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Definition: Comparative Advantage
The ability of an economy or a firm or an individual to produce goods and services at a lower opportunity cost is known as Comparative Advantage. This term was coined by economist David Ricardo in the 19th century.
The theory of competitive advantage states that an economy or a firm or an individual should specialize in the goods and services in which they have competitive advantage.
Suppose that there are only two goods produced say cloth and bread in two economy world i.e. Nation A and Nation B and there is only one input i.e. labour. Now refer the below table to see the amount of labour required to produce the goods
Units of labour
Units of labour
In the above situation, as observed the Nation B has to reduce production of one unit of cloth to produce one unit of bread. But in case of Nation A, it has to reduce production of half unit of cloth to produce one unit of bread.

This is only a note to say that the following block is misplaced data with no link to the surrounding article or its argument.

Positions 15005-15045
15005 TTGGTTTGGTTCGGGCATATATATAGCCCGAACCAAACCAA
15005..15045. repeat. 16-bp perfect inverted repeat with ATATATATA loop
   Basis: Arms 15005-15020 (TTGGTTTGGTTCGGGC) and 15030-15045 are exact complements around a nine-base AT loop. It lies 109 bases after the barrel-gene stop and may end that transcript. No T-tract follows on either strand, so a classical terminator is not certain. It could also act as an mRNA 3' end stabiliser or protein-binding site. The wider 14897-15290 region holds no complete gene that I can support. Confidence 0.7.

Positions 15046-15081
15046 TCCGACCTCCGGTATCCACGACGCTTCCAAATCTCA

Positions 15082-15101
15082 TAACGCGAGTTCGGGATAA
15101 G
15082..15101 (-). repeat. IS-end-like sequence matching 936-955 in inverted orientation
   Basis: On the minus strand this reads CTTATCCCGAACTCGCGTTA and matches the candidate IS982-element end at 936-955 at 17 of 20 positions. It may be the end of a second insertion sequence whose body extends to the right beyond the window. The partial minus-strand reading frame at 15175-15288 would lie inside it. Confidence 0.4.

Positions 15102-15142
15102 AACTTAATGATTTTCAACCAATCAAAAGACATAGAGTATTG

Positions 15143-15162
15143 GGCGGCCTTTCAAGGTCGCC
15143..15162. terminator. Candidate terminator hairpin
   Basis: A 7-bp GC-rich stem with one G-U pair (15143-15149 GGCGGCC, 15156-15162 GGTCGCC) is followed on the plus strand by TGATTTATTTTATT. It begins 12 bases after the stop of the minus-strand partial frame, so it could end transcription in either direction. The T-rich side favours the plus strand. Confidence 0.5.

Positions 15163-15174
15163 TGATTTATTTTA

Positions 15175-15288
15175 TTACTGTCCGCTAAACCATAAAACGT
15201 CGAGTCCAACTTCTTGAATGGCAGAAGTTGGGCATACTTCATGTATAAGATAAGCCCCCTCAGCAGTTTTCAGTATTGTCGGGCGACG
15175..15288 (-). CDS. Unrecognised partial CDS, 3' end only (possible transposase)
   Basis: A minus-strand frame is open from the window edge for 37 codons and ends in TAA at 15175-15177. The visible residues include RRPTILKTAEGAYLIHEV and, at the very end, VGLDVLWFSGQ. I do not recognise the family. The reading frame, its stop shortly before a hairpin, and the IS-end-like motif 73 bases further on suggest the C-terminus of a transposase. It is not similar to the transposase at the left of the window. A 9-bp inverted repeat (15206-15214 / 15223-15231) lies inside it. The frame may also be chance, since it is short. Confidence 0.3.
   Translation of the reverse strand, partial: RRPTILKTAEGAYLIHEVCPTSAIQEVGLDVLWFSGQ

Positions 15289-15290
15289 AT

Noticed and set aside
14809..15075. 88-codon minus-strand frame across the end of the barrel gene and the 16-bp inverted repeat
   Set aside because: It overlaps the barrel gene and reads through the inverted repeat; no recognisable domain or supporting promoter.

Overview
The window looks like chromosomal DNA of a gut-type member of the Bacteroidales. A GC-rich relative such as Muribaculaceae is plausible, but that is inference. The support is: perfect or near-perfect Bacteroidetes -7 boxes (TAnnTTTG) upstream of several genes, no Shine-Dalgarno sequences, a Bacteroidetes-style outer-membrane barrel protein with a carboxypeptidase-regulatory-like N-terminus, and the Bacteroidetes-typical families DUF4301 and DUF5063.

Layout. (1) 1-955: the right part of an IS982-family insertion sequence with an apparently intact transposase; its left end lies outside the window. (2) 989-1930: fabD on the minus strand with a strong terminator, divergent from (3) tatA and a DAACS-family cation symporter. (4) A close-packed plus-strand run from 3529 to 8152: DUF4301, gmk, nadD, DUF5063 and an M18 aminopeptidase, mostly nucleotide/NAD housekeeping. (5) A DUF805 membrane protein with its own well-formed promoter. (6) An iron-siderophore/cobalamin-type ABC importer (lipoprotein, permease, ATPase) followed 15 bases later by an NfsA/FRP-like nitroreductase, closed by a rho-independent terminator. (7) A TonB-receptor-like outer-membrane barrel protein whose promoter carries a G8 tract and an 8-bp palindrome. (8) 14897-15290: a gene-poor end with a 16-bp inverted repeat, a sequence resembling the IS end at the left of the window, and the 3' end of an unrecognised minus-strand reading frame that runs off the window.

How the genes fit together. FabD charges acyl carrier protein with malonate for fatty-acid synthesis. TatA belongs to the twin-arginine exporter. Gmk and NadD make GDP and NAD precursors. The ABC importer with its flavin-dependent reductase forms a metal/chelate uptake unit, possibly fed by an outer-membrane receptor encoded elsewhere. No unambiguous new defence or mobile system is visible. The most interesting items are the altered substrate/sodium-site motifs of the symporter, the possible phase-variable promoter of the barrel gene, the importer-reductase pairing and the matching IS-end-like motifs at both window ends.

Nation A can produce bread at a lower opportunity cost, hence it can specialize in production of bread. Similarly Nation B can produce cloth at lower opportunity cost, hence it can specialize in production of cloth.
Limitations of Comparative Advantage
1. Government policies/Trade barriers are not accounted which may lead to restriction of trade.
2. Comparative advantage is static in nature does not account to changing dynamics of production techniques which may led to a particular country to achieve comparative advantage in other goods in the future.
3. It does not account for the transportation and trading cost.
4. Increased specialisation may result in diseconomies of scale in some cases.
5. Exchange rate fluctuations are not accommodated in the model.